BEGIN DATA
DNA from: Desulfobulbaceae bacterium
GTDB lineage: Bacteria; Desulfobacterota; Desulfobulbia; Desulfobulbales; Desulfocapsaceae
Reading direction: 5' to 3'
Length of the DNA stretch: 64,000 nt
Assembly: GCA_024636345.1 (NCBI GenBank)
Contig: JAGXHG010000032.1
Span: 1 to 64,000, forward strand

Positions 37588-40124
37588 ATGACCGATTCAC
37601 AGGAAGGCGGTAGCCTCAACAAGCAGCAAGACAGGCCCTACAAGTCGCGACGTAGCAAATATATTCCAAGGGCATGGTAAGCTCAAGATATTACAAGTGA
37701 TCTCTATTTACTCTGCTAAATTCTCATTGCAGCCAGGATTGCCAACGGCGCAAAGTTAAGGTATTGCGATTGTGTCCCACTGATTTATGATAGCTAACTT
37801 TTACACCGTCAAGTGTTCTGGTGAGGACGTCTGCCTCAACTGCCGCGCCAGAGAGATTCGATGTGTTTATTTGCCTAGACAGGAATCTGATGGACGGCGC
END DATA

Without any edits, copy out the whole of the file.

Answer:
DNA from: Desulfobulbaceae bacterium
GTDB lineage: Bacteria; Desulfobacterota; Desulfobulbia; Desulfobulbales; Desulfocapsaceae
Reading direction: 5' to 3'
Length of the DNA stretch: 64,000 nt
Assembly: GCA_024636345.1 (NCBI GenBank)
Contig: JAGXHG010000032.1
Span: 1 to 64,000, forward strand

Positions 37588-40124
37588 ATGACCGATTCAC
37601 AGGAAGGCGGTAGCCTCAACAAGCAGCAAGACAGGCCCTACAAGTCGCGACGTAGCAAATATATTCCAAGGGCATGGTAAGCTCAAGATATTACAAGTGA
37701 TCTCTATTTACTCTGCTAAATTCTCATTGCAGCCAGGATTGCCAACGGCGCAAAGTTAAGGTATTGCGATTGTGTCCCACTGATTTATGATAGCTAACTT
37801 TTACACCGTCAAGTGTTCTGGTGAGGACGTCTGCCTCAACTGCCGCGCCAGAGAGATTCGATGTGTTTATTTGCCTAGACAGGAATCTGATGGACGGCGC